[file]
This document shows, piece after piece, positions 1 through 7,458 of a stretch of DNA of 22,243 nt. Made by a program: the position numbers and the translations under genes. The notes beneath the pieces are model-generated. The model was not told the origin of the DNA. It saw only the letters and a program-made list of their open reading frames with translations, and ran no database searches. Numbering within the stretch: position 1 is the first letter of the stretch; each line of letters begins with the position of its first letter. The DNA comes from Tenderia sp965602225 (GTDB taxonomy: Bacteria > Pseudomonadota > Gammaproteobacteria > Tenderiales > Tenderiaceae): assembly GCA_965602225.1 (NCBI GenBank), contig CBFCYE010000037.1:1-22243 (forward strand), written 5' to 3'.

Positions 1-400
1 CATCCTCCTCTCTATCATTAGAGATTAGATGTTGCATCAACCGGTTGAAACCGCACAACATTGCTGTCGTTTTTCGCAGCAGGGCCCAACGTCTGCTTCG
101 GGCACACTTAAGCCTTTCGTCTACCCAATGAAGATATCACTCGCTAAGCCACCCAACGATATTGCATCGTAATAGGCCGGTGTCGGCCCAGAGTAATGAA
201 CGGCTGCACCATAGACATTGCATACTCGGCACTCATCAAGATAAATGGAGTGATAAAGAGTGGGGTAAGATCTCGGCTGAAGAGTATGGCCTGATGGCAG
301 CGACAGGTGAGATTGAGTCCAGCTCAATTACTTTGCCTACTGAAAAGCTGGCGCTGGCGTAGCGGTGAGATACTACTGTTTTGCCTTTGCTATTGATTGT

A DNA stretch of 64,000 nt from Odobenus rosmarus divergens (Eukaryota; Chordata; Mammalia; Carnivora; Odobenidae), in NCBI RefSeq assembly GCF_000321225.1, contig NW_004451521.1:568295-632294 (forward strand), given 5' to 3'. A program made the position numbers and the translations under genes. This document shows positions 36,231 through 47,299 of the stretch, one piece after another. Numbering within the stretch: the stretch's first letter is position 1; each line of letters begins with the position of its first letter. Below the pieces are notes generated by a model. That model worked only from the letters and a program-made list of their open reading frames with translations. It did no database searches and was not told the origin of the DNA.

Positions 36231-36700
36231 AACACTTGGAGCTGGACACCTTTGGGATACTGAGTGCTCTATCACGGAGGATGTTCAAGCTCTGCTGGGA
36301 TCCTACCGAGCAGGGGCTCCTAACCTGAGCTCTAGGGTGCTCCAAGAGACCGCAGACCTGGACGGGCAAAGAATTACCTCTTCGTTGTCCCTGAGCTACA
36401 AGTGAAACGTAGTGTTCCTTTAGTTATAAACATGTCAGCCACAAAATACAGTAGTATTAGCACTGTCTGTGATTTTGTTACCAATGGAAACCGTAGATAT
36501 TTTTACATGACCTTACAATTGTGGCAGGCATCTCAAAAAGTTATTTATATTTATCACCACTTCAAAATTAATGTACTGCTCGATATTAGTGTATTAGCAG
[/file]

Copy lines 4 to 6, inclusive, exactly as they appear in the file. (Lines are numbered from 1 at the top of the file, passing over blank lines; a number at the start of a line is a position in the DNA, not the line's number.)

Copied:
101 GGCACACTTAAGCCTTTCGTCTACCCAATGAAGATATCACTCGCTAAGCCACCCAACGATATTGCATCGTAATAGGCCGGTGTCGGCCCAGAGTAATGAA
201 CGGCTGCACCATAGACATTGCATACTCGGCACTCATCAAGATAAATGGAGTGATAAAGAGTGGGGTAAGATCTCGGCTGAAGAGTATGGCCTGATGGCAG
301 CGACAGGTGAGATTGAGTCCAGCTCAATTACTTTGCCTACTGAAAAGCTGGCGCTGGCGTAGCGGTGAGATACTACTGTTTTGCCTTTGCTATTGATTGT